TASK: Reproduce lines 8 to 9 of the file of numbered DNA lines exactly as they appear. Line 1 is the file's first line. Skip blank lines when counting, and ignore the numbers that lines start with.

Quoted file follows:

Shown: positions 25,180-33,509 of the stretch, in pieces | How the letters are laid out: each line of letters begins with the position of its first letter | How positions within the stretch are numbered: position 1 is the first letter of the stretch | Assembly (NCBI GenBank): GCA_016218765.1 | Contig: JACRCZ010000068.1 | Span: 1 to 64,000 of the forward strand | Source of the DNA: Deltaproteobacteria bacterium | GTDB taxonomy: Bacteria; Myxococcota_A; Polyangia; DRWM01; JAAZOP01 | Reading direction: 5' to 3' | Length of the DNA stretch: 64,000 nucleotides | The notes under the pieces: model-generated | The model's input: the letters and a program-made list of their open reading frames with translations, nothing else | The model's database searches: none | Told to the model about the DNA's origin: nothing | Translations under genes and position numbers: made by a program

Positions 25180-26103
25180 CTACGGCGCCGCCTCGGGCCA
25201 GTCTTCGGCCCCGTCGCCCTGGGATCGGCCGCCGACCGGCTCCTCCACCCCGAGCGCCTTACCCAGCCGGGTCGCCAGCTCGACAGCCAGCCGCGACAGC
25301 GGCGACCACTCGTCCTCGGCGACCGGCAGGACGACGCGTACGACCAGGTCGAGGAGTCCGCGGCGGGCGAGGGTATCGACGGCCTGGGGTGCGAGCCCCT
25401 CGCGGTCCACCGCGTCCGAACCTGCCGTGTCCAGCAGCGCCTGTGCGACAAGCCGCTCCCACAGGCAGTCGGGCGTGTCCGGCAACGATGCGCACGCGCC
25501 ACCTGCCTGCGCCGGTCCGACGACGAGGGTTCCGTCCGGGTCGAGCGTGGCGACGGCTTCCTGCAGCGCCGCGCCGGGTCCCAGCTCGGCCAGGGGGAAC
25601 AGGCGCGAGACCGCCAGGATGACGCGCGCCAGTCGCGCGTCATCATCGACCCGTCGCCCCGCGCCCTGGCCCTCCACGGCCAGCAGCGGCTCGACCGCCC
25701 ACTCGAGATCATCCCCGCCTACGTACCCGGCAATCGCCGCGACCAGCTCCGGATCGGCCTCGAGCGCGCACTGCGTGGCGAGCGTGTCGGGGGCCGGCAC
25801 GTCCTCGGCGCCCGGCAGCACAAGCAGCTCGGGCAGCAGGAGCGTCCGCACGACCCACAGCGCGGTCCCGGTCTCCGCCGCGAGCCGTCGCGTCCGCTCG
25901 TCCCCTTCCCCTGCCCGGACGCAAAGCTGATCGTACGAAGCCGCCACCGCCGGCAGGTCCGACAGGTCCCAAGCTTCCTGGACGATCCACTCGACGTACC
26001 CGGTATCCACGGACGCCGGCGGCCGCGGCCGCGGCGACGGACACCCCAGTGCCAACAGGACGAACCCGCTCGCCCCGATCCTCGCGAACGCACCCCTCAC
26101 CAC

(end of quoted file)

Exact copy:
25601 AGGCGCGAGACCGCCAGGATGACGCGCGCCAGTCGCGCGTCATCATCGACCCGTCGCCCCGCGCCCTGGCCCTCCACGGCCAGCAGCGGCTCGACCGCCC
25701 ACTCGAGATCATCCCCGCCTACGTACCCGGCAATCGCCGCGACCAGCTCCGGATCGGCCTCGAGCGCGCACTGCGTGGCGAGCGTGTCGGGGGCCGGCAC